Fort San Bernardino

By Steven Shaw

(Maps and photographs provided by the San Bernardino Historical and Pioneer Society)

When the Mormons arrived in 1851, there was wide spread fear of a general uprising among the Utes, Chemehuevis and other desert Indians. The Mormons decided to build a fort similar to a stockade built in Salt Lake on the arrival of Mormons at that point.

Painting of the Palisade Enclosure
(The fort as depicted in a 1976 painting by Hazel C. Olson)

They built a "palisade enclosure" or stockade on the east side and the two ends. Trunks of willow trees and cottonwood were split in half, straightening the edges so they would fit closely together. They stood upright side by side, set 3 feet in the ground and standing 12 feet high. The west side of the enclosure was made up of houses which had been built in various places before the need of a fort arose. The houses were moved with the their outside walls adjoining to form a tight exterior wall. Other small one-story houses of logs and adobe were inside running parallel with the stockade. The principle entrance was on the east side.

Architectural Drawing of Fort San Bernardino
(The actual layout of the Fort of San Bernardino in 1851)

Within the fort, a stream of water was brought for domestic purposes through a ditch from Lytle Creek. Located along this stream were two water basins. Had this water supply been cut off, wells could be easily dug.

In addition to homes the following buildings were located inside the fort:

  • Meeting and School House

  • Fabun's Wagon Shop

  • Colony Office

  • Tithing and Store House

Occupants of the Fort

Occupants of Fort San Bernardino
(Location of the homes, offices and shops within the fort)

Somewhat more than 100 families occupied the fort, together with a number of men without families. The 150 plus able-bodied men were divided into 3 companies with their respective captains, David Seely, Andrew Lytle and Jefferson Hunt.

Records are incomplete, as easily seen in the missing plat numbers on the list of occupants. However, there is some additional information concerning several of the residents:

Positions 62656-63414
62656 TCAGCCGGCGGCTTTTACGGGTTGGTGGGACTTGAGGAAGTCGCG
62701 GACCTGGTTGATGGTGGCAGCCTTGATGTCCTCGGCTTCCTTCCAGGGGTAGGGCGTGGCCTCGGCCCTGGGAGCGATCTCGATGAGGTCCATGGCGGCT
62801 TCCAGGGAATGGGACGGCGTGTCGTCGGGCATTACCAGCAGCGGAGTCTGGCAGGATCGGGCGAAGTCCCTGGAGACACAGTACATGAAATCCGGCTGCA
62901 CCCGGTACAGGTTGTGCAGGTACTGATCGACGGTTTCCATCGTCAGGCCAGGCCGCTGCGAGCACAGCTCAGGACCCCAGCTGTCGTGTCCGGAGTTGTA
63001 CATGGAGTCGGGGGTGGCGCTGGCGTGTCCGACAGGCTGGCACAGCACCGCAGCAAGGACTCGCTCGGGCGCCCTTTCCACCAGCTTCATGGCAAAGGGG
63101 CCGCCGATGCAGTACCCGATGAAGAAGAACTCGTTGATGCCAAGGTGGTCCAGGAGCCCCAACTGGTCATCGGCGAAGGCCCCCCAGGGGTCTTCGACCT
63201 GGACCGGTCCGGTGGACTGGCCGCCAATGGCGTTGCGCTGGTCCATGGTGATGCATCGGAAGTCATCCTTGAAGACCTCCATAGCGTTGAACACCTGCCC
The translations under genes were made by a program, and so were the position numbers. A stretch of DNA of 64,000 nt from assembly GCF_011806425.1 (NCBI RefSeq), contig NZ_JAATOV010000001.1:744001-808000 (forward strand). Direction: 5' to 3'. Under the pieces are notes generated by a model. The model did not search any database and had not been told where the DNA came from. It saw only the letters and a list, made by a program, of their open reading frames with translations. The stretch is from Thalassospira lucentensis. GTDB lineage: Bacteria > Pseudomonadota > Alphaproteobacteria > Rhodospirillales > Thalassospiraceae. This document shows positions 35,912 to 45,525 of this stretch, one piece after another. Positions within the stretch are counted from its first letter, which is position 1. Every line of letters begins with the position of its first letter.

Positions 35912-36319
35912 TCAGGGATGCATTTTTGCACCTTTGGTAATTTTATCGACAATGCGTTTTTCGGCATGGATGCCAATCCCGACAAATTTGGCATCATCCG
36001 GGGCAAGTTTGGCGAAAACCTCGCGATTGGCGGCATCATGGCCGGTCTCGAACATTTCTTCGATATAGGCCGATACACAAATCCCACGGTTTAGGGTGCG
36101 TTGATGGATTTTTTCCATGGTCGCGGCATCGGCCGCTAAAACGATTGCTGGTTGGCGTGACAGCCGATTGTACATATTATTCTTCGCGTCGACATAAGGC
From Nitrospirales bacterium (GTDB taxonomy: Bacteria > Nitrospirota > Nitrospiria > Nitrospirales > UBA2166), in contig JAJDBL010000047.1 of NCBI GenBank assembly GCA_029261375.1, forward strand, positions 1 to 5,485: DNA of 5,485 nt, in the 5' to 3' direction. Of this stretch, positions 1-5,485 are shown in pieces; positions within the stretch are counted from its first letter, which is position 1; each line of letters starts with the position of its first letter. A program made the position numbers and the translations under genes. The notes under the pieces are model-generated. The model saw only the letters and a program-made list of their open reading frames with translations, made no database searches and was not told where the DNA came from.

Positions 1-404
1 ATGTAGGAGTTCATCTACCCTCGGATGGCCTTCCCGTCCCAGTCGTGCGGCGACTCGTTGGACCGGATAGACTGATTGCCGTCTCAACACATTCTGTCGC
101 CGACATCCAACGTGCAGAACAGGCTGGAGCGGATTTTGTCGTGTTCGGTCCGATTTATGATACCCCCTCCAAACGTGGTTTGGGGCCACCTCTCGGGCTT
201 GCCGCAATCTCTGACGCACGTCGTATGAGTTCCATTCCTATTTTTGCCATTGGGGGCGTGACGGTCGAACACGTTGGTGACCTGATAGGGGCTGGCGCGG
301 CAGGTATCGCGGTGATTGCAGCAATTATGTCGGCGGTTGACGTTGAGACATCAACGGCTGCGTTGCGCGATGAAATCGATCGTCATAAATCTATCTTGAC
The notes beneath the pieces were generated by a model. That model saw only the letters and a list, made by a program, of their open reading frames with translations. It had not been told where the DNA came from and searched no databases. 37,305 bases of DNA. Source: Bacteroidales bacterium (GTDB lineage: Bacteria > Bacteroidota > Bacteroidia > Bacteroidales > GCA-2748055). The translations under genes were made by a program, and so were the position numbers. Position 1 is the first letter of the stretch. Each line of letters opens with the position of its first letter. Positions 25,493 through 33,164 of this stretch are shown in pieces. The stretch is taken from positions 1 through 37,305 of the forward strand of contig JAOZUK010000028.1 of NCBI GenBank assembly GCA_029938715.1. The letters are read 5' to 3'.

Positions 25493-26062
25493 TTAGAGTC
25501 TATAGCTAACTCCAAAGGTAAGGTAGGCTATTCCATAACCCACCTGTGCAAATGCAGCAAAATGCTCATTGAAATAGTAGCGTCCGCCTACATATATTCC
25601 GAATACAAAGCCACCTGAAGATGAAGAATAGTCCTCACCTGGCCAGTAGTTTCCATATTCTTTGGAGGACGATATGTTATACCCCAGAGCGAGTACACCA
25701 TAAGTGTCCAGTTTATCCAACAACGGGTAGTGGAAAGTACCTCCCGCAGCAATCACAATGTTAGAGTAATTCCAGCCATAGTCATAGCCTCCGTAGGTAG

William Crosby


A.J. Cox

Kept rest­aurant

Clark S. Fabun

Wagon shop

Louis Glazer


Richard R. Hopkins

Kept store


Kept store


Henry Rollins



William Stout

1st School­master

Gilbert Summee


Nathan C. Tenney


Captain Jefferson Hunt
(Captain Jefferson Hunt)

Jefferson Hunt, the senior captain, was in charge of the whole group. Most of the men owned firearms. Grief Embers (Uncle Grief), an African-American, was the bugler. He blew his large 6 foot horn to assemble the men.

There was never any attack on the fort. It was said that the Native Americans seeing the elaborate preparation for protection made no attempt to raid the valley.

The Fort, 750 feet long and 320 feet wide, was at the site of the present day San Bernardino County Courthouse at Arrowhead Avenue and Court Street.

The Town of San Bernardino - 1853-1854

In 1853, San Bernardino was laid out like a miniature Salt Lake City. The town was one mile square, laid out in blocks containing 8 acres, with wide streets running at right angles each one bordered by a zanja or irrigation ditch. The streets were given good Mormon names which continued for years.

Master Plan for the City of San Bernardino - 1853
(The Master Plan for the City of San Bernardino - 1853)

Below is a list of the original Mormon street names and the current names of the streets. Looking at the north-south streets, starting from right to left:

Street Name in 1853

Current Name

Kirtland Street

Sierra Way

Camel Street

Mountain View Avenue

Grafton Street

Utah Street

D Street

Salt Lake Street

California Street

F Street

Independ­ence Street

G Street

Nauvoo Street

H Street

Far West Street

I Street

The east-west streets were numbered and the numbers remain the same today as they were in 1853 with the exception of 1st Street which is now called Rialto Avenue.
A block-square public park (later called Pioneer Park) was established in the center of the 1853 town.

San Bernardino County was created on April 26, 1853, and in April, 1854, the Legislature incorporated the City of San Bernardino.